The identification of acetoacetic and beta-hydroxybutyrie acids in the urine of comatose patients with diabetic ketoacidosis at the end of the nineteenth century has led to the opinion that these two acids are the cause of lethal coma in diabetes mellitus (therefore the name “ketoacidotic coma”). In the following decades also other organic acids have been identified in such patients (up to date 34); there are no reports on the dependency of these 34 acids on insulin. Knowledge has emerged that acidosis (=low blood pH), regardless what is the acid (or acids), impairs utilization of glucose in brain cells: this could explain development of coma in patients with very low blood pH. The positive consequence of this development could be that increase and normalization of the very low blood-pH would be followed by recovery from coma to full alertness. Clinical reports have confirmed that infusions of alkalizing solutions resulted in recovery of comatose patients with diabetic ketoacidosis (=zero lethality).
Keywords: Acetoacetic acid; Diabetic ketoacidosis; Coma; betahydroxybutyrie acid
Recently, in patients with diabetic ketoacidosis (DKA) have been reported increased concentration of D-lactate  and also (in patients without metformin medication) of L-lactate . The concentration of D-lactate (in mmol/l) was similar to the concentration of betahydroxybutyrate . This was a surprise for many diabetologists: in most textbooks are only acetoacetic and beta-hydroxybutyric acids (“aceton bodies”) reported as cause of the detrimental “ketoacidotic coma”.
However, already in 1924 STARR and FITZ  have measured the concentration of “aceton bodies” (aceton, acetoacetate and betahydroxybutyrate) and the total acidity in urine and blood of patients with DKA (several of them were comatose): total acidity was greater than the acidity of “acetone bodies”. The conclusion of the authors was that the there are also “unidentified acids” in patients with DKA and they ask on their p 100 “whether such unidentified acids may not have played a part in producing the clinical picture of diabetic coma”.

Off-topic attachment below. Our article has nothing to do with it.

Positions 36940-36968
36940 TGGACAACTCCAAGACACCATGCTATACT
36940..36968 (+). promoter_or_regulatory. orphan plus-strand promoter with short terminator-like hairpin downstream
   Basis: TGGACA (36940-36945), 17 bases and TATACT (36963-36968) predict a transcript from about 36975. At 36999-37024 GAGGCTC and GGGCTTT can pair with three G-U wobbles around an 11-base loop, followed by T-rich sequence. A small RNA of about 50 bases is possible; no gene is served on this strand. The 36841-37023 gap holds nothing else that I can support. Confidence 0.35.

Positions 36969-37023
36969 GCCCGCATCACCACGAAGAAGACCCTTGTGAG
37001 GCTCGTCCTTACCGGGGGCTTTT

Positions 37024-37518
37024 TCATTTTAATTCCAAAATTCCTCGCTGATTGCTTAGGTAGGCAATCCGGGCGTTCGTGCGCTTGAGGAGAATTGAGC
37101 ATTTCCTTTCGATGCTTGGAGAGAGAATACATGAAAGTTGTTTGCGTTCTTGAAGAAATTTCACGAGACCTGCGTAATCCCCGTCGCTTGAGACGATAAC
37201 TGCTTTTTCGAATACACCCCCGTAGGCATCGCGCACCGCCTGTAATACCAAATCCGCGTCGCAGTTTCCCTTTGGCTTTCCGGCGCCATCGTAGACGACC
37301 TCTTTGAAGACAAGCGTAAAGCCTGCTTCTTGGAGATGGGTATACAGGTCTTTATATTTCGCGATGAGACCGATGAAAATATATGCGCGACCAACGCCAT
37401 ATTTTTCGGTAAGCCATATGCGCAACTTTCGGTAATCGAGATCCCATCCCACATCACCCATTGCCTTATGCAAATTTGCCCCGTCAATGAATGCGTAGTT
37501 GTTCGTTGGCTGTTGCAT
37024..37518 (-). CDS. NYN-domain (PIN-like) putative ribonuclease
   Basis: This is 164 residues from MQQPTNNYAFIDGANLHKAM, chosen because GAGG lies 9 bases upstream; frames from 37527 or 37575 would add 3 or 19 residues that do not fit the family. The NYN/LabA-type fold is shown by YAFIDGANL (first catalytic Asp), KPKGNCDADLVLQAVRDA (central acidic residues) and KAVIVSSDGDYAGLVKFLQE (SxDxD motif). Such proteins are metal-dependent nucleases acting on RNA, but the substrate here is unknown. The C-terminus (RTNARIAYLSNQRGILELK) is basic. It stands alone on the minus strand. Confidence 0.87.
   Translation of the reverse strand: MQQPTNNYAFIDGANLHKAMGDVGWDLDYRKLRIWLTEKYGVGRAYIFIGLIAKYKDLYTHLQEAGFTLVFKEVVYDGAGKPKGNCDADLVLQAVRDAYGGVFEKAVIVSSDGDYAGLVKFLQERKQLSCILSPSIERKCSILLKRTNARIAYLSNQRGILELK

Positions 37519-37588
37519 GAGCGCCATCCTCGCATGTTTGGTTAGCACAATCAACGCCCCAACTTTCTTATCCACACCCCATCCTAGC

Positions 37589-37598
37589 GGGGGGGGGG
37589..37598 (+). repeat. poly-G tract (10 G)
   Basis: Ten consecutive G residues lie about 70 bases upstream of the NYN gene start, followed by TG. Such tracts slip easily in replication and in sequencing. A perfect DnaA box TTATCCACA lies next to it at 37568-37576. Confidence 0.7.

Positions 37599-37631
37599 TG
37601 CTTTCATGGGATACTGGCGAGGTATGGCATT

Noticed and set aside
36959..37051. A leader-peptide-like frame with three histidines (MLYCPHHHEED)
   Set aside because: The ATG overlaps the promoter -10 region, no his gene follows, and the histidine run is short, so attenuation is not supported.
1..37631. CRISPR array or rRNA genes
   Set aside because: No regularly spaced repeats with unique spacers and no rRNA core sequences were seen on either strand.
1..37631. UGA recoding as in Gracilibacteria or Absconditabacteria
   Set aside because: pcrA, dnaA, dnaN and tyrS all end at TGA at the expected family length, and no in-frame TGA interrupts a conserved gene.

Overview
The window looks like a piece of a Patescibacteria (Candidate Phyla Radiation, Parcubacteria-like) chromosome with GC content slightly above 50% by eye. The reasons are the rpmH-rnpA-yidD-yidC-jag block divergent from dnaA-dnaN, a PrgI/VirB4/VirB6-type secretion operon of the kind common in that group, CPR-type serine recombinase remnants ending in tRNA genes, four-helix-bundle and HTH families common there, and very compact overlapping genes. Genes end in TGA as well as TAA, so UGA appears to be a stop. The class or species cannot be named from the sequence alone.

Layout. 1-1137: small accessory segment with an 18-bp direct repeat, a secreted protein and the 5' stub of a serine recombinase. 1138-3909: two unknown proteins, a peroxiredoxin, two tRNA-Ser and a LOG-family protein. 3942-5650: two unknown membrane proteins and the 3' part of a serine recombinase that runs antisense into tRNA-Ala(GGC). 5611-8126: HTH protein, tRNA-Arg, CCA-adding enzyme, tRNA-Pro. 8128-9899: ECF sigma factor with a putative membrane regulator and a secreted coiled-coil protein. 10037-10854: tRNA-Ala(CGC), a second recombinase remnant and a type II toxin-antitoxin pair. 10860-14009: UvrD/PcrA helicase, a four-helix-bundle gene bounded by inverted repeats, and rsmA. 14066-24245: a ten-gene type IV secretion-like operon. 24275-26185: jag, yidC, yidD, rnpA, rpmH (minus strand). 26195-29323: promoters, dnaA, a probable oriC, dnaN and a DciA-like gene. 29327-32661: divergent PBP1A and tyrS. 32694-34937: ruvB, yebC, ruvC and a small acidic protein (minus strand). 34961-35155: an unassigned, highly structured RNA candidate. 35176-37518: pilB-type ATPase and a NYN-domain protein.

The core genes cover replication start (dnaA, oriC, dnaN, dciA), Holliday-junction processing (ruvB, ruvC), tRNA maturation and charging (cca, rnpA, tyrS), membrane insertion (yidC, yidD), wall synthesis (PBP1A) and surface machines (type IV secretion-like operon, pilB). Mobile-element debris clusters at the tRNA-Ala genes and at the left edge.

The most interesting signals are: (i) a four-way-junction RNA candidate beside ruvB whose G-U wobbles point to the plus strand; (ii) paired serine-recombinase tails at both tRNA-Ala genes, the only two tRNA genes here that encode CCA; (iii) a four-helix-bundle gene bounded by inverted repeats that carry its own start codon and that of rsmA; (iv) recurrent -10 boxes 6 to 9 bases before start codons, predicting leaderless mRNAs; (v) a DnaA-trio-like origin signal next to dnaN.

Progress in methods of biochemical analysis has made possible to identify successively 34 such “unidentified acids” . Thus, together with acetoacetic and beta-hydroxybutyric acids, there are increased amounts of 36 organic acids in the blood and urine of patients with DKA. There are no reports on the dependency of these 34 “unidentified acids” on insulin and also no reports on the influence of insulin therapy on these acids. The mutual relation of these 36 acids is variable, including severe acidosis without acetoacetic and beta-hydroxybutyric acids . Thus, life-threatening acidosis and coma can develop also without increased concentration of these two acids, usually considered as insulin-dependent.
The role of insulin in the pathophysiology of coma in DKA has been doubtful already earlier after reports on “euglycemic ketoacidosis” [7,8] and even DKA with hypoglycemia . It is difficult to assume insulin deficiency in patients with “euglycemia” and “hypoglycemia”. On the other hand, one can assume absolute deficiency of insulin after pancreatectomy: surprisingly, here is absence of the lethal ketoacidotic coma .
Unexpected problems in explaining the pathophysiology of coma in DKA have arised after the existence of “hyperglycemic hyperosmolar nonketotic coma” has been generally accepted  (in the last years, the name “hyperglycemic hyperosmolar state” is used). A possible explanation of these two comas has been the theory that in ketoacidotic coma there is absolute insulin deficiency, whereas in the nonketotic hyperglycemic coma there is still a small amount of insulin sufficient to impair development of DKA, but insufficient to decrease hyperglycemia. All these considerations have been made without knowledge of the concrete numerical concentration of plasmatic insulin.